Two members of Gov. Ron DeSantis‘ staff on Wednesday compared a Jacksonville protester — who made a nonviolent stand refusing to leave a press conference — with the rioters last year who battered their way into the U.S. Capitol killing one police officer and injuring scores of others.
Police arrested activist Ben Frazier, 72, before DeSantis’ press conference Tuesday in Jacksonville after he and other protesters refused instruction to leave before the Governor arrived. Frazier and the others had said they wanted to confront the Governor about his positions on critical race theory and other topics.
The arrest — Frazier was led away in handcuffs in front of gathered journalists, saying, “Why am I being handcuffed?” — led some Democrats, notably Rep. Angie Nixon, and House Democratic Leader-Designate Ramon Alexander of Tallahassee, to criticize DeSantis for standing by as police arrested a political critic.
The Florida Democratic Party also put out a statement calling Frazier a “civil rights leader, activist, and journalist who was arrested for exercising his First Amendment rights.”
Chairman Manny A. Diaz said, “In Ron DeSantis’ Florida, constitutional rights only seem to be respected for people who agree with the Governor and his political agenda.”
When asked about the incident after his remarks, DeSantis said he had “no idea what happened.”
After Nixon’s and Alexander’s comments (but before Diaz’s,) DeSantis Press Secretary Christina Pushaw and another member of DeSantis’ communications team, Kyle Lamb, responded on Twitter, ridiculing Democrats for sticking up for a trespasser.
They drew parallels between the Jacksonville incident, with Frazier, and the Jan. 6, 2021, riots, in which protesters smashed windows and doors, stormed the U.S. Capitol, fought with police, killing one and injuring 140 others, vandalized and stole property, caused lawmakers to flee for their lives, laid siege for hours, and endeavored to stop Congress from certifying that Democrat Joe Biden had been duly elected President.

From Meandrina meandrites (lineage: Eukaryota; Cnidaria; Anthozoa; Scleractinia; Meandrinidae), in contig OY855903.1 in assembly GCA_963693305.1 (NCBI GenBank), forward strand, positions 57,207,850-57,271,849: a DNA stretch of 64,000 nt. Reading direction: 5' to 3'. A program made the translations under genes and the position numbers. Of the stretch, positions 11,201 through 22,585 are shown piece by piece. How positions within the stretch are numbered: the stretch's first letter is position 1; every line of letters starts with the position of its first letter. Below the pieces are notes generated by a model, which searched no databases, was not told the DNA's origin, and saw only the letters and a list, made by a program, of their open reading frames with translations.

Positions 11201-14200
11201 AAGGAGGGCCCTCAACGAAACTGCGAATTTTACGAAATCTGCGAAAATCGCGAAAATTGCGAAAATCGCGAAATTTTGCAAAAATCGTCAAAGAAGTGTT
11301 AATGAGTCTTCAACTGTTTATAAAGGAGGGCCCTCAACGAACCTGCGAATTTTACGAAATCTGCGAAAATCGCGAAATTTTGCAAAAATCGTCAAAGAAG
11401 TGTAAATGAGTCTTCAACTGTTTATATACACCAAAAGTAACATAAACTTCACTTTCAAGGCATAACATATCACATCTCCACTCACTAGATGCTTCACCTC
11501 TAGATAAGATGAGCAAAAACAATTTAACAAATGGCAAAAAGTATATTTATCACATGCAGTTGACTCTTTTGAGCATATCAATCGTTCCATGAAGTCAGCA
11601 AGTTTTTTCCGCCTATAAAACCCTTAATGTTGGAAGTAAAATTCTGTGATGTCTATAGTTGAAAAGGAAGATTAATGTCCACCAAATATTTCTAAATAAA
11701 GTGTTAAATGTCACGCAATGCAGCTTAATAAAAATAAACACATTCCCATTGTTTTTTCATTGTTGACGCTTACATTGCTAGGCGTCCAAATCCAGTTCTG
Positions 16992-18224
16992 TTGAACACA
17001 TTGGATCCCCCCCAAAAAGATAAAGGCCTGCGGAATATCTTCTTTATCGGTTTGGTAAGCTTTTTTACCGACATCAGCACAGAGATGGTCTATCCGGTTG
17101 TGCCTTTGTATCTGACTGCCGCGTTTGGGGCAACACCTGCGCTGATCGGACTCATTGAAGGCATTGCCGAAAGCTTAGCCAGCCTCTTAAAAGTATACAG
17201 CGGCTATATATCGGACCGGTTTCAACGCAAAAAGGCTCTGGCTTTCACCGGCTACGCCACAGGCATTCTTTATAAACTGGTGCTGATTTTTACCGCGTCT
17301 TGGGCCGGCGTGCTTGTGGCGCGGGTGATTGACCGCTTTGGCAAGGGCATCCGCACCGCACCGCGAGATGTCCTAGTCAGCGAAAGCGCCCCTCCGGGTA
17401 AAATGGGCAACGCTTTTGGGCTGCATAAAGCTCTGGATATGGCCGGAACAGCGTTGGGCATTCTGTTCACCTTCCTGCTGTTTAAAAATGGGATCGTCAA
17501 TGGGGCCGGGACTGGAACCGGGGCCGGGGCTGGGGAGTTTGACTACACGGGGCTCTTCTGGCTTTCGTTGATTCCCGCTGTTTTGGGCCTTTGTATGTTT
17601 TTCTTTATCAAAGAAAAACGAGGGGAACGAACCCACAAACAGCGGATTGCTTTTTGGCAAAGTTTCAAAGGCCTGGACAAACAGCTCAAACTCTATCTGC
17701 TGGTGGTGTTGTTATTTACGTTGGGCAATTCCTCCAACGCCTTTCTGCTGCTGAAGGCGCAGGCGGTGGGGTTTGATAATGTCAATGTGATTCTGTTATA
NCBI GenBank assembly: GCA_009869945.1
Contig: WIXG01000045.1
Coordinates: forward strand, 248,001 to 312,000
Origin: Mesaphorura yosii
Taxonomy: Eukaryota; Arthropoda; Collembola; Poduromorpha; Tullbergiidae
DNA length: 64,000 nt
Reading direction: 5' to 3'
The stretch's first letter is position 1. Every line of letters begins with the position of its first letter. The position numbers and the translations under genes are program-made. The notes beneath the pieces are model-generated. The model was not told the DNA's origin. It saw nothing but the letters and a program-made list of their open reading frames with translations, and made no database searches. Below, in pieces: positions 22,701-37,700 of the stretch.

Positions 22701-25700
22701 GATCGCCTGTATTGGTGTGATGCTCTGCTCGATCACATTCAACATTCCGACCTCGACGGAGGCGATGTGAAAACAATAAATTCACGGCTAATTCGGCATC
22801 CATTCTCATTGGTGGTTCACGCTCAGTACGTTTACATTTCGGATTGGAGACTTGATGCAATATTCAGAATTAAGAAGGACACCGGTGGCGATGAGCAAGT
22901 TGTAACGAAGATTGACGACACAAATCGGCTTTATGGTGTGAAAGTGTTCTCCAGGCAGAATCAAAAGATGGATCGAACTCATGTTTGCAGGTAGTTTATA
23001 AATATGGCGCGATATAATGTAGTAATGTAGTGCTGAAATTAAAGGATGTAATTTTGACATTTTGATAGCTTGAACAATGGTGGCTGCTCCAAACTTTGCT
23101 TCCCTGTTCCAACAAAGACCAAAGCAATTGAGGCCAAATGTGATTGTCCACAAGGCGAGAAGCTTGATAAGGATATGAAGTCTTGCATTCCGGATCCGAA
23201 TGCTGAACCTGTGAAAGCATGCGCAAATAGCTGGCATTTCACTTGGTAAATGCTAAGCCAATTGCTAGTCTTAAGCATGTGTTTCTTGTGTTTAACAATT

“It’s almost the anniversary of J6, and Democrats in my replies are insisting that government buildings should always be open to any member of the public who wants to confront an elected official, and nobody should be arrested for trespassing in a government building! Wow!” Pushaw tweeted.
“I’m eager to see these folks admit all the J6 protestors should have been allowed in the Capitol for the electoral college discussion,” Lamb tweeted.
Pushaw later elaborated, telling Florida Politics, “Mr. Frazier and his defenders claim that citizens are always allowed to protest elected officials ‘in a public building.’ The U.S. Capitol is a public building as well, and participants in the January 6 protests have been arrested for trespassing, which refutes the widespread liberal argument that protesters at press conferences in state buildings have the right to disrupt and impede government officials.”
When asked by Florida Politics if it was her understanding that the Jan. 6 incident was about people trespassing in a public building, Pushaw replied, “That is exactly what some of the protesters were charged with, so it’s apparently the understanding of judges in that jurisdiction.”